What do Clinical Health Psychologists do?
Feb 10, 2015 | 8:00 am
The Relationship between Medical and Mental Health
As a fledgling field, psychology was first concerned with the modifications of behaviors through a variety of approaches that included an analysis of childhood experiences and their effects on current attitudes, reconditioning and reinforcement methods as response mechanisms – even if it means to buy cheap bulk kratom products, environmental controls and appraisals of cognitive skills. Although psychologists began recognizing that physical damage to the brain, such as tumors, strokes and head injuries could alter cognitive skills as early as 1875; clinical health psychology did not truly come into its own until the 1970’s.
Psychologists had been working in the medical profession for many years, primarily in the capacity of therapists, teaching coping skills for debilitating diseases or traumatic injuries. By the 1960’s various documentations demonstrated a direct link between psychological thought processing and physiological health. It’s generally understood that good eating habits, regular exercise, abstinence from alcohol and tobacco promotes healthier bodies, but sabotaging your health through excesses generally has a psychological base.
The Establishment of Clinical Health Psychologists
In addition to the realization that good health may sometimes depend of developing new mental techniques for relieving stress, was the awareness that stress itself can cause detrimental physical conditions. Clinical health psychologists seek to help patients get over addictive behaviors, such as over-eating, smoking and alcoholism or counsel patients with long-term illnesses, helping them retain self-esteem and gain back control over their lives.
Many clinical health psychologists work directly in the medical field, applying research results to patient care or in recommending broader health care treatments, such as cheerful, comfortable settings for heart patients or in ways of handling the pain of crippling arthritis. Some individuals with chronic pain will stop working, socializing or engaging in any time of pastime or activity. Clinical health psychologists seek to the medical profession and the public on chronic pain victim and develop treatments for patients with chronic pain that will help them manage their pain through relaxation and low impact exercise techniques and establish more normal routines to their lives.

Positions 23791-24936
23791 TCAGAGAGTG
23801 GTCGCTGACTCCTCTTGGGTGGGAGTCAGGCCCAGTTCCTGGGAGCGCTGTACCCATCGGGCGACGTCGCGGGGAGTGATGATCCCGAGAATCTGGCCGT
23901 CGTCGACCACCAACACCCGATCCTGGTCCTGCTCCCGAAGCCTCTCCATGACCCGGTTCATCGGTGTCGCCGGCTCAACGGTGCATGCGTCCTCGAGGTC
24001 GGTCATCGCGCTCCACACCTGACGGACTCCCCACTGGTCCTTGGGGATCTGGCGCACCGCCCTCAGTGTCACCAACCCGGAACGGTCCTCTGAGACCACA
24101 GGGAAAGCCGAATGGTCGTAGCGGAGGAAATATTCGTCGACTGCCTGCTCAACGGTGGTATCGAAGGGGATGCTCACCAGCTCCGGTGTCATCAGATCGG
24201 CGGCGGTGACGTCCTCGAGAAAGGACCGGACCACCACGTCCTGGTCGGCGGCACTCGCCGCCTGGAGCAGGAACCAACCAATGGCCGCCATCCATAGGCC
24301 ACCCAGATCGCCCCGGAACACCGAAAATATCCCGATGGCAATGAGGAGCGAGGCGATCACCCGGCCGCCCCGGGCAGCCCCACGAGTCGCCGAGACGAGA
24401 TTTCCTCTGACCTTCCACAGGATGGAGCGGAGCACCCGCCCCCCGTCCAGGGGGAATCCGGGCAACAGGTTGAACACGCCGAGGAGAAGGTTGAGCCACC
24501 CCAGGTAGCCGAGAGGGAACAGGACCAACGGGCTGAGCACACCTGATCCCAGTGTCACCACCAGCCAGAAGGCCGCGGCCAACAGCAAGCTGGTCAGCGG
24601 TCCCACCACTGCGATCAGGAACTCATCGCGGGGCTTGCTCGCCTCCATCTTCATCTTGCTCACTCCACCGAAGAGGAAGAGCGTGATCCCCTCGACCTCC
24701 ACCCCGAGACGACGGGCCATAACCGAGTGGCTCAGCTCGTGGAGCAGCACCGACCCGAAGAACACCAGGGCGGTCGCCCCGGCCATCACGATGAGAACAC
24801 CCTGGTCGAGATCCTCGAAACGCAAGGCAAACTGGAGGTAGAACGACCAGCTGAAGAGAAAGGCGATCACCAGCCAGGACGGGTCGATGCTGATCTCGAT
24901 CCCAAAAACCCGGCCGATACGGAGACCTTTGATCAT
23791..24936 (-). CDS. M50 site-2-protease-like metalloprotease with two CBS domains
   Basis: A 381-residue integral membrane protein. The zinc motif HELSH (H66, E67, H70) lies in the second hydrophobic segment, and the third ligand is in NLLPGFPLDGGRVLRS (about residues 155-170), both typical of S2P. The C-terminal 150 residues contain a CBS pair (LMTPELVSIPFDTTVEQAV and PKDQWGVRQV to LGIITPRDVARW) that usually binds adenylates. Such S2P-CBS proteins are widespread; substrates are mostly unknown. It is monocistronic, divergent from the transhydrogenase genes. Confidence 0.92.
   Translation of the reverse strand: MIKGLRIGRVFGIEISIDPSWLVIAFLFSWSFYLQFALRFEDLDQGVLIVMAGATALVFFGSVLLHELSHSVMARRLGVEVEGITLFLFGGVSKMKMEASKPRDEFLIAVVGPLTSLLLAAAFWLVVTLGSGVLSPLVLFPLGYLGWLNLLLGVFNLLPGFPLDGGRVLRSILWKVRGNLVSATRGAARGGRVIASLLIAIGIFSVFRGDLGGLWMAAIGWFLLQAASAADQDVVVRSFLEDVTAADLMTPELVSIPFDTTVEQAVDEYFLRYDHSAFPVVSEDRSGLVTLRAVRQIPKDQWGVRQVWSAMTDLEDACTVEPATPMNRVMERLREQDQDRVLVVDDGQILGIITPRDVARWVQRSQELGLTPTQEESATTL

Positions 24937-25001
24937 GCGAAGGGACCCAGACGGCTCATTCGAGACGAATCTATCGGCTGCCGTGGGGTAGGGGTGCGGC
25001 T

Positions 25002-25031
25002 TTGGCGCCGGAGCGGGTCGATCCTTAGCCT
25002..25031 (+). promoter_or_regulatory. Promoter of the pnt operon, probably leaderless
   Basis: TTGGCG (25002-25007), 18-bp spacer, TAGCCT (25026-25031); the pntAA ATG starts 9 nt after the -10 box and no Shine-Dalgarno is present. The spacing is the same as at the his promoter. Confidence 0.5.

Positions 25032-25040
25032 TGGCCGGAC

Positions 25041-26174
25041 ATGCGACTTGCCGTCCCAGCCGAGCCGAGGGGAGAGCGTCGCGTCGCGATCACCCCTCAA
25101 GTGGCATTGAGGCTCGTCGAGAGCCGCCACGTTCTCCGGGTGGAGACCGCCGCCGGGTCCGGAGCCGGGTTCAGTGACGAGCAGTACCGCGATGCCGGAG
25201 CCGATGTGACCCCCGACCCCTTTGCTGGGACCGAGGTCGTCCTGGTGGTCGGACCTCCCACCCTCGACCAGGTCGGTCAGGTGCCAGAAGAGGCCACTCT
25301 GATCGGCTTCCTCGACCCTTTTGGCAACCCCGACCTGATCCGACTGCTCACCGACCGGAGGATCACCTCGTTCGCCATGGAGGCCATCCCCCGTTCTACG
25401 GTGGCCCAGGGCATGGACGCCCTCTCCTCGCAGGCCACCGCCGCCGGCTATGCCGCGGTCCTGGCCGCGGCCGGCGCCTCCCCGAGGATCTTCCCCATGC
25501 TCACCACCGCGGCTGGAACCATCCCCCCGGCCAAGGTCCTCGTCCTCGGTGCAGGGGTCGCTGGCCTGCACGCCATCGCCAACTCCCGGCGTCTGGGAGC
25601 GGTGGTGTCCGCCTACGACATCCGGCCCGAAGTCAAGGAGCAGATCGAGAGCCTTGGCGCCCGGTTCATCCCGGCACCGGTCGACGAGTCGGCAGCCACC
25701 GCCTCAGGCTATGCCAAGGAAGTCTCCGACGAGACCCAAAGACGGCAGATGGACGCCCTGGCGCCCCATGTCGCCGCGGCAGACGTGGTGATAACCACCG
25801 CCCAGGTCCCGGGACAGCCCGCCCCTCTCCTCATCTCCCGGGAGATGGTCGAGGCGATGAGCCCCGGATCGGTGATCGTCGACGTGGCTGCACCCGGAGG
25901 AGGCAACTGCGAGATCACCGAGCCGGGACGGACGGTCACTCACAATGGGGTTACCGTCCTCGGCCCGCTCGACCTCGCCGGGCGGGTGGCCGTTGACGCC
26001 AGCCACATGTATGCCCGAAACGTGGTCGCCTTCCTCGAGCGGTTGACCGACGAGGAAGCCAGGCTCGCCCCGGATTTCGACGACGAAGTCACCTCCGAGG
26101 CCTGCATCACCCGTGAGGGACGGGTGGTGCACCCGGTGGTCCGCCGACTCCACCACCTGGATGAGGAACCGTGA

Clinical Health Psychologists and the Media
Many clinical health psychologists work directly with the media, helping them develop programs that encourage people to quit smoking, address health issues concerning alcoholism, unsafe sex and obesity and the biological consequences of stress. Some advise the public on how to stay healthy through exercise, healthy diet and positive thinking.
Those positive thoughts do make a difference in your longevity. Recent studies have indicated that people who take an affirmative outlook on life tend to live longer than those who demonstrated negative thoughts from an early age.
Anger raises your blood pressure. Studies have also tied angry, hostile people with greater risk of heart disease and stroke. Couples or individuals who are in constant conflict develop more colds.
The Future of Clinical Health Psychologists
Clinical health psychology is one of the fasted growing careers. Our world is developing a more conscious awareness of the links between good physical and mental health. The rising costs in health care associated with unhappy life-styles has created a demand for clinical health psychologists in health clinics, hospitals, in government programs and schools and corporations. They are hired by Universities and by research teams, advancing science by studying the links between cognitive processes and biology, and by studying health within the context of cultural and social influences. Most facilities hire clinical health psychologists with a Ph.D. and licensing, although some positions can be found with a Bachelor’s or a Master’s Degree in Psychology.